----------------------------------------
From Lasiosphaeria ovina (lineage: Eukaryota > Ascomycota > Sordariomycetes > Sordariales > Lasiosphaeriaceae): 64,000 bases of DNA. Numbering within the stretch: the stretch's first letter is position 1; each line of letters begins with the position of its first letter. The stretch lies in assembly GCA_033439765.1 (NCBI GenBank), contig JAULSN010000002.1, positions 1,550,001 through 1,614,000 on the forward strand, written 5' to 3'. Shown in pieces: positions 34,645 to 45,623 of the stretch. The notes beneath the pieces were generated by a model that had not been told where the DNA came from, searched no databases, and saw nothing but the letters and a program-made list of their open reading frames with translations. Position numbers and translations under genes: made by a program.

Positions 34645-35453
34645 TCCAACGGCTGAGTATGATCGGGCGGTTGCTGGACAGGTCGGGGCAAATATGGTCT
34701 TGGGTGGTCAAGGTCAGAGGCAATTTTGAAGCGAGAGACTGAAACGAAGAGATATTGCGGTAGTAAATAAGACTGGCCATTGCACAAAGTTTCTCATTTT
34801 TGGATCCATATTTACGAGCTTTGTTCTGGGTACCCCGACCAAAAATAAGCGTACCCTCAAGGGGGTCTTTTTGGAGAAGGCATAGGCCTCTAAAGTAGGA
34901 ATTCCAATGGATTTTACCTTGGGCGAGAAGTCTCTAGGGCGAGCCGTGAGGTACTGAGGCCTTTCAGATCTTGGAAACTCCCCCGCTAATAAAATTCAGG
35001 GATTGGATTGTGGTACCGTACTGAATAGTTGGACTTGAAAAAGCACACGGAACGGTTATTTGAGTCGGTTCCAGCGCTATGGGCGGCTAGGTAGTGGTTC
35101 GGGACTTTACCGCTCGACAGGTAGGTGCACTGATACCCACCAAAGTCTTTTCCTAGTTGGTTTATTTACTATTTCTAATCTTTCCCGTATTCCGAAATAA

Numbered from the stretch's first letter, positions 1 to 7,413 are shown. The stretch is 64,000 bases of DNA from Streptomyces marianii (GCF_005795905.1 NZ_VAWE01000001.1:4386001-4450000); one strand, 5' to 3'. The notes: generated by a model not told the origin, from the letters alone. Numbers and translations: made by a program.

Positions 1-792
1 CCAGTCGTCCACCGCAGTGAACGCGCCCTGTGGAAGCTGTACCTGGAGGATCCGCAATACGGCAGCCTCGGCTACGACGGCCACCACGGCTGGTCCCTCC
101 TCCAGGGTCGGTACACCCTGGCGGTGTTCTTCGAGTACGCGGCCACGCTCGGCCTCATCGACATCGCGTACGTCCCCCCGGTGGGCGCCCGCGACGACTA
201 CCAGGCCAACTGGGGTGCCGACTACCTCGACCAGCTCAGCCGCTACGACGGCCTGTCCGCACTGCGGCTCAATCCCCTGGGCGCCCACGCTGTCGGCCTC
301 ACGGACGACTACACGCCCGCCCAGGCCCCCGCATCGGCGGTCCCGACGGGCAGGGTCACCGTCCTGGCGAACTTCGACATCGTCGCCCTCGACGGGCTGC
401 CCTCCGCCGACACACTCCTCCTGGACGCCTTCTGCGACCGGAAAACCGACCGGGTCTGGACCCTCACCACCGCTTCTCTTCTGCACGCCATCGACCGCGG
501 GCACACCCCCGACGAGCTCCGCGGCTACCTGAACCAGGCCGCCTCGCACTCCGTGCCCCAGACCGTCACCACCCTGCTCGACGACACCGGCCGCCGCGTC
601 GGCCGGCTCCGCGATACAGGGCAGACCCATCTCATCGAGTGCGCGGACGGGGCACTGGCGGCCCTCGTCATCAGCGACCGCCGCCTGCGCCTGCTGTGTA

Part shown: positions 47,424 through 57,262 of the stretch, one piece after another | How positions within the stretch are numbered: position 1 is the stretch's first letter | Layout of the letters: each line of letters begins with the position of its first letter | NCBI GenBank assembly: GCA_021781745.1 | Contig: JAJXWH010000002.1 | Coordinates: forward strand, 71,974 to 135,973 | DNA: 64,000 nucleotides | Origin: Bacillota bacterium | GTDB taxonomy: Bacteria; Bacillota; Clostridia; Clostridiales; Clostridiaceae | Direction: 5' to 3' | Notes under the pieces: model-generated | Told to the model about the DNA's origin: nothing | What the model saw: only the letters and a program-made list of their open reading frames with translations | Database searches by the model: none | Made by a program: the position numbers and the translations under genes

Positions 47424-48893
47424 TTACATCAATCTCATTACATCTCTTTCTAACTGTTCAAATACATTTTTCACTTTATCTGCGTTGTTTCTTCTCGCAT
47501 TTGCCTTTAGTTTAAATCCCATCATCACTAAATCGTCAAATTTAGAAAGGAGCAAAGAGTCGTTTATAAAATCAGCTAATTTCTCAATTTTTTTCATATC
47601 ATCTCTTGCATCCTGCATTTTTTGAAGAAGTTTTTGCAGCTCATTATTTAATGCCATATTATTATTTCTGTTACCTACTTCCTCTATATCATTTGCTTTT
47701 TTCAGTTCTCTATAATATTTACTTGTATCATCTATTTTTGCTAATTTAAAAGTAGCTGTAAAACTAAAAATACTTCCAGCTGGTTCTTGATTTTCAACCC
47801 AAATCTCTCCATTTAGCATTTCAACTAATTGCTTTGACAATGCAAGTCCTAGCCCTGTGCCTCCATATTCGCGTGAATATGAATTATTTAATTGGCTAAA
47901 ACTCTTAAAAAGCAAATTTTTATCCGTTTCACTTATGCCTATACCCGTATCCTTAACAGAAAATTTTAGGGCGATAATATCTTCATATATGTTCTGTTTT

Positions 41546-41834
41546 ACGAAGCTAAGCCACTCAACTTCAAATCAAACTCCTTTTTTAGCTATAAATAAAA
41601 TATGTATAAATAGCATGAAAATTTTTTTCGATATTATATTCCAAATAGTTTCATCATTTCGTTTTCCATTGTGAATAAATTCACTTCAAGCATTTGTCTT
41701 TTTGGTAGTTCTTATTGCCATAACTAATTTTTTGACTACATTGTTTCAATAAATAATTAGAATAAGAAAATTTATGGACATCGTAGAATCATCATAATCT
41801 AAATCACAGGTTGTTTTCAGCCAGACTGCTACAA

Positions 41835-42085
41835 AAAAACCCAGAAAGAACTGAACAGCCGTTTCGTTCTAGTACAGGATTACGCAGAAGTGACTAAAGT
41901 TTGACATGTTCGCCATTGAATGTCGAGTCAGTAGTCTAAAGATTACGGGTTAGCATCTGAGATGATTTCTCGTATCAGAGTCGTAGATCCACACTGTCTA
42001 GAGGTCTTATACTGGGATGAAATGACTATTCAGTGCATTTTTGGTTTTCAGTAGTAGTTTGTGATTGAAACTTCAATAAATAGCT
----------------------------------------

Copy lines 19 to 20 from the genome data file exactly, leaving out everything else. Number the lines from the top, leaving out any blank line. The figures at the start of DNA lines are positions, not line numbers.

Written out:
Positions 47424-48893
47424 TTACATCAATCTCATTACATCTCTTTCTAACTGTTCAAATACATTTTTCACTTTATCTGCGTTGTTTCTTCTCGCAT